International Journal of Play
Call for papers for forthcoming Special Issue: Histories of Play
The universality of children’s play crosses times, places and cultures — and histories of play offer unique perspectives on children and their worlds, and the wider societies they inhabit. This special issue examines the histories of play across historical periods, exploring (but not limited) to such topics as:
• continuity and change in children’s play and playlore
• histories of the material and oral cultures of play
• the economies and consumption of games, toys and play “things”
• the spaces and environments of play in historical context
• documenting histories of play through visual, oral and other sources
• transnational and comparative histories of games and playlore
• remembering play: nostalgia, “kidults” and memorialization
• children’s voices in the history of play
The guest editors of the Histories of Play special issue (no. 3 in 2016, appearing in December) are Kate Darian-Smith (University of Melbourne) and Simon Sleight (King’s College London). Potential contributors are invited to send an abstract of 300 words to the editors by 1 November 2015 in the first instance.
Full papers of up to 7,000 words, which will go through a blind peer-review process prior to publication, need to be submitted by 1 April 2016. Suggestions for shorter pieces of up to 2,500 words on historical archives and cultural collections relating to the histories of play are also welcome.
Please check the International Journal of Play (Taylor and Francis Online) website for details on the journal and regarding presentation of material:
Email contact for further information, enquiries and to submit abstracts:
Kate Darian-Smith: firstname.lastname@example.org
Simon Sleight: email@example.com
CALL FOR PAPERS: Genesis on Childhood and Gender in Time
The journal Genesis. Rivista della Società Italiana delle Storiche calls for papers for a special issue dedicated to “childhood and gender in time.”
The nature of childhood and its significance as a separate phase of life are at the centre of a process of critical rethinking, which is generating new and challenging interdisciplinary research. We would like to explore the social construction of gender in childhood, from a transnational and interdisciplinary perspective, giving particular attention to the role of play, toys, and children’s literature. Our aim is to examine how gender norms and gender models have been formulated and propagated in different historical, geographical and cultural contexts, but also how those models have been appropriated, contested and possibly subverted. We are interested in the relationship between the effort of regulating children and the “agency” that children are able to express, particularly in the context of a children’s peer culture, in which play (broadly understood) has a central role.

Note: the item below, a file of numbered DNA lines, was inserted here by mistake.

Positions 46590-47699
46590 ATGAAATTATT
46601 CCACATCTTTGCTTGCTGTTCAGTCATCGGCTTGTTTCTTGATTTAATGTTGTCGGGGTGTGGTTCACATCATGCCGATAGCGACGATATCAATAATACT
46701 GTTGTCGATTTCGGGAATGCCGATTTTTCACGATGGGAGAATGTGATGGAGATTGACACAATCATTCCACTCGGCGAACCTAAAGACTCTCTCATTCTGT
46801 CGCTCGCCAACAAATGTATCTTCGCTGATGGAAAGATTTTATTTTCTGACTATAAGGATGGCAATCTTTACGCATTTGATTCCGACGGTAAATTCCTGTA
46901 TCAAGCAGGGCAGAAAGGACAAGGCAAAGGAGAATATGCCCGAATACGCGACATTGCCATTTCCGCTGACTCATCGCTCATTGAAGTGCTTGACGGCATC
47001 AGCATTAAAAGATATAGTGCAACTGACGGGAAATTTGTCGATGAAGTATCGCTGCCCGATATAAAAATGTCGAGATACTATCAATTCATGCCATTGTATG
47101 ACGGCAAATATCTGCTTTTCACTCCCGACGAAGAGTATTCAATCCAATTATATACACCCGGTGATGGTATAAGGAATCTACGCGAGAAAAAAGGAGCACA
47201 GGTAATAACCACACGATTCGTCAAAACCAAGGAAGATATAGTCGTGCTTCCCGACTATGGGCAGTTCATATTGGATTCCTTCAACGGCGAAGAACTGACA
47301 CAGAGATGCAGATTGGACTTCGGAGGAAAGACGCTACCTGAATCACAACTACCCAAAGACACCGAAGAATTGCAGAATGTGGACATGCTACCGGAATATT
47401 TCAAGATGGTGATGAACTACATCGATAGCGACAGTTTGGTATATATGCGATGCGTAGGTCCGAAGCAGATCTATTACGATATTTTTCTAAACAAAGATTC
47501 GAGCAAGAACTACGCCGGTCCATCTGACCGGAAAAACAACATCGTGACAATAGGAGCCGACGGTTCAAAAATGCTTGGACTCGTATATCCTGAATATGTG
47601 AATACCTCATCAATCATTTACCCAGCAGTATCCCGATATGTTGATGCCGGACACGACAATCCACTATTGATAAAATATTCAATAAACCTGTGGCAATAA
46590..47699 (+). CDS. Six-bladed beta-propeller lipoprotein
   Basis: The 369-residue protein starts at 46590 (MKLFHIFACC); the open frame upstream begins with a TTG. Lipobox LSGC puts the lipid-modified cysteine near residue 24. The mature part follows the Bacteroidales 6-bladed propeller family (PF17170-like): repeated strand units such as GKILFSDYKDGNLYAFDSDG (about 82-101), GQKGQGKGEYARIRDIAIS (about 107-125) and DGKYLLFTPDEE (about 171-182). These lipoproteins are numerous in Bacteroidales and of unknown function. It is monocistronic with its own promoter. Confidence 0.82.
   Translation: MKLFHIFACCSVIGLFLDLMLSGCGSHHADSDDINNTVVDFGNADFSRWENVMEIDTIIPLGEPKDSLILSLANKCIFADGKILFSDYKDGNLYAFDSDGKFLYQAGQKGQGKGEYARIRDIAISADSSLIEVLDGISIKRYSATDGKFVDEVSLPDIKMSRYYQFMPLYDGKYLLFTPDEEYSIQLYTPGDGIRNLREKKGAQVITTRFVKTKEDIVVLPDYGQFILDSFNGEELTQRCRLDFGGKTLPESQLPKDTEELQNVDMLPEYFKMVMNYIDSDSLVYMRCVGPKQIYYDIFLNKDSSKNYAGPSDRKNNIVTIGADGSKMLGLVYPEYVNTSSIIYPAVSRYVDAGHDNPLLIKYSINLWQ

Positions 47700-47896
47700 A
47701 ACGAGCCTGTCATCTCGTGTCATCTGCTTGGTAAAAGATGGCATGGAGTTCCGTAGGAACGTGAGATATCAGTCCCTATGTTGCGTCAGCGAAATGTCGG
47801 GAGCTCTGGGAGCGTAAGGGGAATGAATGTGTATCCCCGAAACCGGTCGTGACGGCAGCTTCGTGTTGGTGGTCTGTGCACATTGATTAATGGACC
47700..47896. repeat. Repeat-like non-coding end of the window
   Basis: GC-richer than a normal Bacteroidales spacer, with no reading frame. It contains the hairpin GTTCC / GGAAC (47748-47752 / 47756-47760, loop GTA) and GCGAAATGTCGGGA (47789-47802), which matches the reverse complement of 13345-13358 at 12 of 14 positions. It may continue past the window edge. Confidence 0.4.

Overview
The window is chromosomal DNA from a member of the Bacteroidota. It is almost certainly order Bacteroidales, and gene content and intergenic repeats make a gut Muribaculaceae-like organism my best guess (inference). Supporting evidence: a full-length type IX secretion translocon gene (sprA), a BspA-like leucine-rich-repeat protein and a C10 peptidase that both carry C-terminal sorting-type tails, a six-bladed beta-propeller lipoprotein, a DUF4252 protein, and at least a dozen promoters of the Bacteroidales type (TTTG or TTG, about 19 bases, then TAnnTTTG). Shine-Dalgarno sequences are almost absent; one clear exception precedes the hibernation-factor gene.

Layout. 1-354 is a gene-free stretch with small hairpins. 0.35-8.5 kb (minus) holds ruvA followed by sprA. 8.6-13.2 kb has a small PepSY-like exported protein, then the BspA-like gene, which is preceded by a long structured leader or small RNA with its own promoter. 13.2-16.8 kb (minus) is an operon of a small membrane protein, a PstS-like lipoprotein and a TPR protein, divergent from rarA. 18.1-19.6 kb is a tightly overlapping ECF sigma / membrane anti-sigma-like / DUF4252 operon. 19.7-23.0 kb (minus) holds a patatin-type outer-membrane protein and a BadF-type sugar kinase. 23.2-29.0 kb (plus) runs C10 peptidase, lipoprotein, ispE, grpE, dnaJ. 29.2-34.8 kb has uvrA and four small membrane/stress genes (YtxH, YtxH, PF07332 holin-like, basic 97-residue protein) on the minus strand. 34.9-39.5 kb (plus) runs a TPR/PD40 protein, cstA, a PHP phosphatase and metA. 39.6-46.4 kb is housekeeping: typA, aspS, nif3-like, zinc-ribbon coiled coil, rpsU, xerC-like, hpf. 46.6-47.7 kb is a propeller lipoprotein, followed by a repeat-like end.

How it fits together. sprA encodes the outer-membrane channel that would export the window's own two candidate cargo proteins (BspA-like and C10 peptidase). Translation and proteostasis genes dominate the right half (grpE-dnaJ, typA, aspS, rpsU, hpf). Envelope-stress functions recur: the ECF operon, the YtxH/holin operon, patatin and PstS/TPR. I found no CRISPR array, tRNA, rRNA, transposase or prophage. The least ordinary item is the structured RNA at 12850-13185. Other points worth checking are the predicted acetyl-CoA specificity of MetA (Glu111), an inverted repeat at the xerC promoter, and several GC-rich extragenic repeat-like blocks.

Annmarie Valdes, 3rd year PhD Student at Loyola University recaps Session 20 on Day 2 of the conference. This session dealt with interior and exterior spaces for play and recreation, 1600-1950.
I would like to begin this post on a short personal note: My initial attraction to this panel occurred in part because I spent the first decade of motherhood in, near or cleaning up after countless trips to the sandbox (along with the toys that they wanted to bring to the sandbox). On lazier days I allowed a space in the backyard for a “mud hole”. Even now I consider time spent in that particular “space,” the sandbox, invaluable—both for me and my children. The construction and destruction of worlds built with sand and mud—for me form part of the definition of play. During this time my thought about the sandbox and the mud hole was simple: children need a proper place (or space) to play. Simple? Maybe? And alongside this a couple of reminders 1) that historians need to be careful about interpreting play, as it is such a subjective activity and that what play is or means to and for children and adults if often different—adult research from an adult point of view and 2) when one has a personal interest and experience in a topic, how does one go about maintaining objectivity and 3) how can historians resolve the need for accounts from a child’s point of view?
New digitized version available for free on Scribd (search: Jean-Pierre Rossie) and on www.sanatoyplay.org (see publications) of the book:
Rossie, Jean-Pierre (2005/2013). Toys, Play, Culture and Society. An Anthropological Approach with Reference to North Africa and the Sahara. Foreword by Brian Sutton-Smith, 256 p., 144 ill.
The black and white photographs of the 2005 version have been replaced by the original color photographs. At the same time some minor linguistic and formal adaptations have been made but the content remains unchanged.
Centre for the Study of Play and Recreation, University of Greenwich with the Pollock Toy Museum Trust
June 3rd-8th, Exhibition at the Stephen Lawrence Gallery, University of Greenwich: Saturday June 8th One-day conference
Toys have existed throughout human history in a few basic formats, while children have always created their own playthings. For centuries, craftsmen have created objects for children, which were available for purchase in places such as India and China before they were in Europe. Yet despite contemporary political espousal of innovation and entrepreneurship, the range of toys for sale in mainstream consumer outlets rarely reflects the cultural diversity of twenty-first century Britain. Globalization is usually understood as the dominance of particular brands rather than as an opportunity for diversification and dissemination of local materials.
Deconstructing Dolls: The Many Meanings of Girls’ Toys & Play
Miriam Forman-Brunell, Ph.D., University of Missouri-Kansas City
Peter Lang Press
“Mediated Youth” series, edited by Sharon Mazzarella
Continue reading “CFP: Deconstructing Dolls: The Many Meanings of Girls’ Toys & Play”